Why Are the Economy and the Stock Market so Divergent?

By Amit Rupani, CFA

Taking stock of the Stock Market

As I write this in mid-August, the S&P500 is less than 1 percent away from surpassing previous all-time high of 3393.52 which was reached on February 19, 2020. NASDAQ has already surpassed its February highs by about 11 percent. In less than six months, S&P500 has made a roaring comeback and it's up ~54 percent from March 23 low of 2192 levels. At the face value it seems as if the market has completely shrugged-off the health and economical damage done by the COVID-19 pandemic.

But if we look beneath the surface, we see that the restaurants, cruise lines, airlines, hotels, retailers, malls, movie theaters, resorts, and many other industries are still many miles away from their February 2020 levels. This makes complete sense. These are the businesses which have been impacted the most by “new normal" lifestyle of the pandemic with no clue on when the normalcy will return. And hence their prices have been hammered the most without any meaningful recovery. Let's call them pandemic losers.

Some businesses have gotten huge tailwind thanks to the change in consumption patterns due to this pandemic. By far technology businesses have been the biggest beneficiaries. Different flavors of technology businesses like e-commerce, e-healthcare, online meeting solution providers, online streaming, electronic payments, electronic signature, in-home work-out, home remodeling, interior home goods have benefited the most. Other defensive sectors like consumer staples (groceries), telecom, and healthcare have also gotten some tailwind but not as much as the technology sector.

So, the bulk of heavy lifting is done by technology and e-commerce businesses in bringing S&P500 close to its February peak level.

Taking stock of the Economy

Unemployment rate was 3.6 percent in April 2019. Since the advent of stay at home orders beginning in March 2020, in April 2020 the US economy lost a record 20.5 million jobs, and unemployment hit 14.7 percent . Unemployment fell to 10.2 percent in numbers that came out in July.

Real gross domestic product (GDP) decreased at an annual rate of 32.9 percent in the second quarter of 2020, according to the “advance" estimate released by the Bureau of Economic Analysis. In the first quarter, real GDP decreased 5 percent.

Current-dollar GDP decreased 34.3 percent, or $2.15 trillion, in the second quarter to a level of $19.41 trillion. In the first quarter, GDP decreased 3.4 percent, or $186.3 billion.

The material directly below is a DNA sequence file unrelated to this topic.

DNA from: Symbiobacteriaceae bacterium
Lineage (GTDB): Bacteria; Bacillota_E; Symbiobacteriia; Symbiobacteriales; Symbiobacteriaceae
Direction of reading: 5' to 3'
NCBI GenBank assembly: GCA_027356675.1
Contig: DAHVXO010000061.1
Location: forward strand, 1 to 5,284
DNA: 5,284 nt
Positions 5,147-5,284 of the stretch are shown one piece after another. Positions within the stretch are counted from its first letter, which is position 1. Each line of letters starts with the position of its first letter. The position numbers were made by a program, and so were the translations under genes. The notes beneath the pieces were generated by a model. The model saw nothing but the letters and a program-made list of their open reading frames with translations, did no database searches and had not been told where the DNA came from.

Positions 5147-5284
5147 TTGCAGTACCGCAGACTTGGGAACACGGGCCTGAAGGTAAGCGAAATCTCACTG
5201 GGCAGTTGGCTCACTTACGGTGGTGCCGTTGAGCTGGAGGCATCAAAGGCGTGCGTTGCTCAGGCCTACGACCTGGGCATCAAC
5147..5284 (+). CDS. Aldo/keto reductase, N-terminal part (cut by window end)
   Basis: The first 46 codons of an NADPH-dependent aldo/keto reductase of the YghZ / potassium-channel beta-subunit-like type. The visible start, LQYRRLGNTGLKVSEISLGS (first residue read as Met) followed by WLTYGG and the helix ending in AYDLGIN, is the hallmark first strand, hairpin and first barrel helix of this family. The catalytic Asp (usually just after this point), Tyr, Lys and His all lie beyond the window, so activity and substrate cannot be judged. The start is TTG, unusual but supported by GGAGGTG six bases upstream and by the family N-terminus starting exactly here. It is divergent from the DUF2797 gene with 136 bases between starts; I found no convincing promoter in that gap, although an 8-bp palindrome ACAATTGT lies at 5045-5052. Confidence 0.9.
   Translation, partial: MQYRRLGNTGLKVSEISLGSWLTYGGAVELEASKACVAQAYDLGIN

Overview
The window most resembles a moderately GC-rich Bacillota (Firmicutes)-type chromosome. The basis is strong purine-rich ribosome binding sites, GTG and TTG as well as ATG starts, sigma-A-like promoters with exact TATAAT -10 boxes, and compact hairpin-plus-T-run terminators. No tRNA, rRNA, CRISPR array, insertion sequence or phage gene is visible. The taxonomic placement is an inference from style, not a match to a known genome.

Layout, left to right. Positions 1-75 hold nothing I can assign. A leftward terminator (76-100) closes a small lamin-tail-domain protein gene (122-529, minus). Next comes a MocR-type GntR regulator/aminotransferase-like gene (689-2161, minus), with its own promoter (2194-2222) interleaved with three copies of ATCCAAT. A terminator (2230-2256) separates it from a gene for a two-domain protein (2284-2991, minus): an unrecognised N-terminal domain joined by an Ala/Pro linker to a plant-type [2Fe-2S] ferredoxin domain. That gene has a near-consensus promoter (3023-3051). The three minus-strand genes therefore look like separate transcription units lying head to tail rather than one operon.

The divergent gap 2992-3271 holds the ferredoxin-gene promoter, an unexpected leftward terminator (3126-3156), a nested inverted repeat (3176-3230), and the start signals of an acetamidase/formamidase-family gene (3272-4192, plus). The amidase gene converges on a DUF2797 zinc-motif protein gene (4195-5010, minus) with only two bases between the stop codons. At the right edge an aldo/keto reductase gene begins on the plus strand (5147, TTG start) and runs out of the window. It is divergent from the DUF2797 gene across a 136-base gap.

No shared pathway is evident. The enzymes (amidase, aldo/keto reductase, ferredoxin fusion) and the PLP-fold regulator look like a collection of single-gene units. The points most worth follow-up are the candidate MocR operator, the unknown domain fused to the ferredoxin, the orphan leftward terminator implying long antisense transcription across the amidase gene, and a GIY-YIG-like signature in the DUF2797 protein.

Experts are predicting that it will take a few years before we get to Pre-COVID employment levels and GDP numbers. Fed Chairman Jerome Powell warns that the path of the economy depends on path of the coronavirus.

Why this Divergence?

The stock market is always forward looking. Most of the times, the stock market turns down prior to recession and rises before economic recoveries. Market index peaked on average 5.4 months before the beginning of a recession for the post-World War II recessions until 2011. And market index has bottomed about 4.6 months prior to the economic recovery of these recessions.

Some of the possible reasons which may explain current market recovery are low interest rates by the Fed Bank and also providing unlimited liquidity, various direct benefits given to impacted people by the Federal Government ensuring consumption is not impacted and helping small businesses as much as it can, hope for vaccine in immediate future, and lack of investment alternative given bonds are not yielding much.

This COVID-19 pandemic has been unique in a way that everything so far has happened very fast. We went down fast and rebounded rapidly. Many smart investors who missed out on this rally are still scratching their heads at the speed of this recovery in the market indices. But patient investors who sat through March and April volatility or perhaps even bought at attractive lower levels are looking at smart quick gains.

It's a given fact that for every dusk there is a dawn. Even the darkest night ends giving way to the sunrise. Some years we may have a long, brutal winter but it is always followed by a blooming spring. Similarly, for every recession there has been an economic recovery. Some recessions may take longer to end, but no recession has lasted forever. It's in the nature of economic environment to be cyclical and so are the stock markets. It's just that the stock market always moves ahead of the general economy. A patient investor's job is to just buy-right and sit-tight through these cycles and enjoy the power compounding through equities asset class which has never disappointed in the past.

Happy Investing!


Amit Rupani, CFA is an Independent Investor, practices Value Investing principles, manages money for long-term wealth creation through Equities asset class. Email: rupaniamit@yahoo.com